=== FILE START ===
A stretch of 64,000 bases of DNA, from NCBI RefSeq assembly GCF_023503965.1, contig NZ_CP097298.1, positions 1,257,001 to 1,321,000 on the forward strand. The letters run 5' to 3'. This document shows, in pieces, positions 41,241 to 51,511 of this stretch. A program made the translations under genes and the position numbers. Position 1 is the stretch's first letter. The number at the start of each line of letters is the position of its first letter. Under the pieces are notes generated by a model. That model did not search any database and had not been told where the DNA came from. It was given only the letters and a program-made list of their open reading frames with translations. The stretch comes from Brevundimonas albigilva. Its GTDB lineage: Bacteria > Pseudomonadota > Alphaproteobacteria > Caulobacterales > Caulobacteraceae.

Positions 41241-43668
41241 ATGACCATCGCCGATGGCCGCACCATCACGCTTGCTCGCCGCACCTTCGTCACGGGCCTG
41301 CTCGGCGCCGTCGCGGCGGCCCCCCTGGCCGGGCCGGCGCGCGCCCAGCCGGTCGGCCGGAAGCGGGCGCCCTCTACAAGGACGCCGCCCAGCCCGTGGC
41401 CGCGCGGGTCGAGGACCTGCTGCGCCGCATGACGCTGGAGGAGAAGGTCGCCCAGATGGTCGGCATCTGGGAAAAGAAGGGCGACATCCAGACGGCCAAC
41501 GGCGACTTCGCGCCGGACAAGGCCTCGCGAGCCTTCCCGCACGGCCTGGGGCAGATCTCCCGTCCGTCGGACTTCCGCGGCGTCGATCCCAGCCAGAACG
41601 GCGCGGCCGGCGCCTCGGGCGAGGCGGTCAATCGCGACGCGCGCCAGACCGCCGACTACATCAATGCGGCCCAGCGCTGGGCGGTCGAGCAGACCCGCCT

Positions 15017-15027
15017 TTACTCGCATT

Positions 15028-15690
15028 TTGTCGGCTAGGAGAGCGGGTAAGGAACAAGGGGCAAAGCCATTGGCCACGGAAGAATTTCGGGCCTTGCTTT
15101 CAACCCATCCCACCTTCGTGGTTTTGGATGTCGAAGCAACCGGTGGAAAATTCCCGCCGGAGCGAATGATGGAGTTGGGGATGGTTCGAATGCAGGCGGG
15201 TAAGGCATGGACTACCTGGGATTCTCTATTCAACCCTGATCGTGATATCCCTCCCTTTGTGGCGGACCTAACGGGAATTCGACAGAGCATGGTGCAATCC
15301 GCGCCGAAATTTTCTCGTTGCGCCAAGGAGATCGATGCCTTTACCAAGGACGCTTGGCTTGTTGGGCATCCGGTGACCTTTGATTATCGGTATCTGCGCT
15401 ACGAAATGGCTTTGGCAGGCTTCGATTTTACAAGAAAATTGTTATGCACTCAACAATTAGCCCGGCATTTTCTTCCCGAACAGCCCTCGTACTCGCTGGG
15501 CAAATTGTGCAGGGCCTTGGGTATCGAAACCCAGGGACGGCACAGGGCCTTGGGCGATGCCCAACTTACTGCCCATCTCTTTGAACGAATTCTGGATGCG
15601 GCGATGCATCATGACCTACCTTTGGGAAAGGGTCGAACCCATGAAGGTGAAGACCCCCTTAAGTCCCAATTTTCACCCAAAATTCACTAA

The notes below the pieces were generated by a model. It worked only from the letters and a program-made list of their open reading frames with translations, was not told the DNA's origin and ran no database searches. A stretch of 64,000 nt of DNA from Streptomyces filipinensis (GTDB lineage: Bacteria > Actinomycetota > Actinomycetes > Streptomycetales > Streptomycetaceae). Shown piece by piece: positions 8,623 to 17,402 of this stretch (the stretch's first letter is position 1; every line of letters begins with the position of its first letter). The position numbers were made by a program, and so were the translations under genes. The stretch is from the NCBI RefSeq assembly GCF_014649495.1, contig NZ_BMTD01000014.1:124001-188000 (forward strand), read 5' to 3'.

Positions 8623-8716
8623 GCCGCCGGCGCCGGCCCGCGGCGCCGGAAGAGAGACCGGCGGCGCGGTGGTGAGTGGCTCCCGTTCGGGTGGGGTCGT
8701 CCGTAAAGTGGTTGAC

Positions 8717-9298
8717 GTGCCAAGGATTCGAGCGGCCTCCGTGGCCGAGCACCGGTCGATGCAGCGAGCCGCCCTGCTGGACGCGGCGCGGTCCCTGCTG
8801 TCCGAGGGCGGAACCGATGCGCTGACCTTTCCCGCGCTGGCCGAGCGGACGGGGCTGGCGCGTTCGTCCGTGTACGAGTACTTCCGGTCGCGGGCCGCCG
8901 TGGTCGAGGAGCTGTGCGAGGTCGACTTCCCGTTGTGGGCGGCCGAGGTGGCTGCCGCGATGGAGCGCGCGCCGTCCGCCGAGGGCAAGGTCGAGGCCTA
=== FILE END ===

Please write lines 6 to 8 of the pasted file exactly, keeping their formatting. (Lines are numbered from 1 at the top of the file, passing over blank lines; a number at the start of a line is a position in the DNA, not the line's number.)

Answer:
41501 GGCGACTTCGCGCCGGACAAGGCCTCGCGAGCCTTCCCGCACGGCCTGGGGCAGATCTCCCGTCCGTCGGACTTCCGCGGCGTCGATCCCAGCCAGAACG
41601 GCGCGGCCGGCGCCTCGGGCGAGGCGGTCAATCGCGACGCGCGCCAGACCGCCGACTACATCAATGCGGCCCAGCGCTGGGCGGTCGAGCAGACCCGCCT

Positions 15017-15027